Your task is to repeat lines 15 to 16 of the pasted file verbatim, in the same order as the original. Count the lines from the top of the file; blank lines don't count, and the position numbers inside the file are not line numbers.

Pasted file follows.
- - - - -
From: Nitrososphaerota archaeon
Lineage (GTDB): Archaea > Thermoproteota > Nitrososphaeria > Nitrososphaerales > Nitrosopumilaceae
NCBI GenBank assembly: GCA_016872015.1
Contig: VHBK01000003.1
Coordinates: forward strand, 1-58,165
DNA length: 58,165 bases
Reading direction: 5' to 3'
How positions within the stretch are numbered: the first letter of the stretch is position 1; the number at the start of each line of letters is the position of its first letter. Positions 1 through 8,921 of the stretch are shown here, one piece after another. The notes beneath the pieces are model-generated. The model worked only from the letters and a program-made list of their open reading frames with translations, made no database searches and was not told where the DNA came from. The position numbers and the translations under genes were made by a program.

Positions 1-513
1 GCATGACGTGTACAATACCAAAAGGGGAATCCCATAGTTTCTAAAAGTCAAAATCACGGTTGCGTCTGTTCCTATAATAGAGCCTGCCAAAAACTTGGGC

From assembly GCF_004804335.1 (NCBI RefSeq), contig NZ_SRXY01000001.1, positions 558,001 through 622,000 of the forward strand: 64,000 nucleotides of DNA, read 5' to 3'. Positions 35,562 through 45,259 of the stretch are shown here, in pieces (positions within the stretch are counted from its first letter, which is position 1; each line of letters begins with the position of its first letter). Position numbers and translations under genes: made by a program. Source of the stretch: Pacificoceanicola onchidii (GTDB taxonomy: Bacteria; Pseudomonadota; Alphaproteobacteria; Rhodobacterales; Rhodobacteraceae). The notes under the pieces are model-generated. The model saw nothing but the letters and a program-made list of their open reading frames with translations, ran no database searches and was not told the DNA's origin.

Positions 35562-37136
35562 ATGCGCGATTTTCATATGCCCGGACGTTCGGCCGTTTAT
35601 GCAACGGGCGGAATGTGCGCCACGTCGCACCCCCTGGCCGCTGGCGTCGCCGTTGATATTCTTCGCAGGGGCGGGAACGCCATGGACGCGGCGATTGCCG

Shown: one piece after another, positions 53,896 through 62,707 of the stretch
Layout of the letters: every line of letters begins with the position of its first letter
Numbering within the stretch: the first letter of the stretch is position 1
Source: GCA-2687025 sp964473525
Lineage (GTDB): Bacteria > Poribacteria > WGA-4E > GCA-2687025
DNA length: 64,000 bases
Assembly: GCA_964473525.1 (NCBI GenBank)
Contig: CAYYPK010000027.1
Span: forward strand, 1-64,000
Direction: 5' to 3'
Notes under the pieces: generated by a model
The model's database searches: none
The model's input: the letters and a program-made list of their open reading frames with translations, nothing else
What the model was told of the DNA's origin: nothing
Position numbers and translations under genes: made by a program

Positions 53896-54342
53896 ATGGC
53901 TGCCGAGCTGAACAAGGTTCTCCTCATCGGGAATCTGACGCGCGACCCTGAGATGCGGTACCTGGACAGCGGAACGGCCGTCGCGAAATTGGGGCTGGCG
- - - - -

Shown: one piece after another, positions 53,896 through 62,707 of the stretch
Layout of the letters: every line of letters begins with the position of its first letter